The Road to COP26 is a series of articles exploring the impact that COP26 will have on the future climate. This first article in the series gives an overview of COP26’s history and mission.
COP 26 in Glasgow is taking place in November 2021, just six months from now. It’s a global summit where leaders from almost every country on Earth gather to review progress made in cutting emissions, and ensure that climate targets are met. The first summit was held in Bonn, Germany in 1995, 26 years ago and has been taking place every year since then. At Normative we help companies reduce their climate impact with our emission accounting engine. We therefore follow the COP closely and have found out that to many, the COP is still a black box. Therefore we decided to write a series of articles to help you gain a better understanding of the summit, as we count down to COP 26.
But how did COP come to life?
The greenhouse effect is a process that causes our planet’s surface to heat up. The greenhouse effect is caused by the increased concentration of greenhouse gases, such as CO2 and methane, in the atmosphere. These gases trap the energy that radiates from the sun, heating the atmosphere that surrounds the planet.
The greenhouse effect has been known for a very long time. It was first theorized in the 1800s, and it was quantified for the first time by Svante Arrhenius in 1896. Climate science and methodology has since then been perfected, but it was only recently that climate change entered the public discourse.
During the 1980’s, scientists progressively agreed that the Earth’s atmosphere was warming due to the greenhouse effect. 1988 was a landmark year for climate awareness, as the NASA scientist James Hansen testified to the American congress about the critical consequences that man-made global warming could cause.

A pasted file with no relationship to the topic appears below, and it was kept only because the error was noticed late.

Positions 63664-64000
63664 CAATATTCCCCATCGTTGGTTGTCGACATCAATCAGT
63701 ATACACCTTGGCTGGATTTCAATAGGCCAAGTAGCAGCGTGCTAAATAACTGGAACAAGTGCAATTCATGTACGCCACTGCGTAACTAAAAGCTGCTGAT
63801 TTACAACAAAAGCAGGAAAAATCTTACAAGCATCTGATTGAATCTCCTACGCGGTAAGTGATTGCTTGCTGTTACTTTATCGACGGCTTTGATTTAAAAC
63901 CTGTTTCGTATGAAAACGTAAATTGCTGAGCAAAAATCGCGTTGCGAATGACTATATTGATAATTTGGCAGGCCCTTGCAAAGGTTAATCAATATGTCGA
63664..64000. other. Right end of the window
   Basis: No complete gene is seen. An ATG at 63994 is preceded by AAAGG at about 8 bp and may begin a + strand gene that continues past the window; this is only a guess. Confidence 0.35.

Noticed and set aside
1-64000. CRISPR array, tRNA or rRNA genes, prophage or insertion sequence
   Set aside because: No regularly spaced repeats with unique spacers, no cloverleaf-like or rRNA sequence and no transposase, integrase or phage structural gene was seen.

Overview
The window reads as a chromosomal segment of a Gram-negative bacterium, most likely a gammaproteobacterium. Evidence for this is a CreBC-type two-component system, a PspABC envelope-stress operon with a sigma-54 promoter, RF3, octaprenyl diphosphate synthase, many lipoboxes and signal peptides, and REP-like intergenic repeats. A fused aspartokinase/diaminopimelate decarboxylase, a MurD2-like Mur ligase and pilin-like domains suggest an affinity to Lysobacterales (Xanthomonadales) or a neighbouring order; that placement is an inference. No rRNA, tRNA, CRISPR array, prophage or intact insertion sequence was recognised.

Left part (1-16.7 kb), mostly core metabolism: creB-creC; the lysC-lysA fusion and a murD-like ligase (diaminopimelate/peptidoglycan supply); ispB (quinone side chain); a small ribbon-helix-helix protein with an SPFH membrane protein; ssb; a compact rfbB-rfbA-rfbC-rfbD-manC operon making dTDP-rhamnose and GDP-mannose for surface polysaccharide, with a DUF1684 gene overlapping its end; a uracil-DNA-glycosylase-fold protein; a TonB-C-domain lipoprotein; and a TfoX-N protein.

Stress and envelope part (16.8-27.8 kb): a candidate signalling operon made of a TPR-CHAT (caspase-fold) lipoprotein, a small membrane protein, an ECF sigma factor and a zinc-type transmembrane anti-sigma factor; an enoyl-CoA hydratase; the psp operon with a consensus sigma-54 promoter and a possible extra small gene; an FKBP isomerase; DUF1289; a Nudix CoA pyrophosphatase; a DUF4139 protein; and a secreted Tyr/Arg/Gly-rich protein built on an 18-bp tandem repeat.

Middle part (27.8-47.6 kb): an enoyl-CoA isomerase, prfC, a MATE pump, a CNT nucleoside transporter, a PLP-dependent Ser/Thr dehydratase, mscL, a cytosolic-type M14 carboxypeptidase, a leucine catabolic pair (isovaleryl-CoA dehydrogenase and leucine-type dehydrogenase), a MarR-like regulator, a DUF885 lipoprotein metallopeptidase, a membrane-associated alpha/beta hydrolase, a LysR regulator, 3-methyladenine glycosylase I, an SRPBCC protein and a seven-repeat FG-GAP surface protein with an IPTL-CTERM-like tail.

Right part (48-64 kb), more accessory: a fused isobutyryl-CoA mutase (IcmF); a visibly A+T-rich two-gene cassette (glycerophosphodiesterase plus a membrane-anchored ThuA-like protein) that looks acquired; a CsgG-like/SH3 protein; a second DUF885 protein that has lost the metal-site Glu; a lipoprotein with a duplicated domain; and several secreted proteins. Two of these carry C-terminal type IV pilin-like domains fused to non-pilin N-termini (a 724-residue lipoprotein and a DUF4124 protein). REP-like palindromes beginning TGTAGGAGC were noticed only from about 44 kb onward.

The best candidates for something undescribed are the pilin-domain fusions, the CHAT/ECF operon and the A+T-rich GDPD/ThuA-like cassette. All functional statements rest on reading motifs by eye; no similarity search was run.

One year later, in 1989, the Intergovernmental Panel on Climate Change (IPCC) was established under the United Nations. The IPCC provided a scientific view of climate change and its socio-economic impacts, and it is still the most respected source of climate science.
Given that every country on the planet was affected by global warming, a collective effort was needed to curb continued carbon emissions. COP, or Conference of the Parties, was first created in 1995 to coordinate climate action across the world’s countries, ensuring that the global temperature increase would stay below 1.5 degree Celsius.
COP 26 in Glasgow will be crucial to accelerate global climate action. As the world’s largest economies invest massive amounts of public money to fuel recovery, steering these investments towards sustainable solutions will prove decisive for the future of the planet.
But no country will be able to reverse climate change on its own. International collaboration will be crucial to achieve net zero emissions in time, as we discuss in the next article of “The road to COP 26” series.
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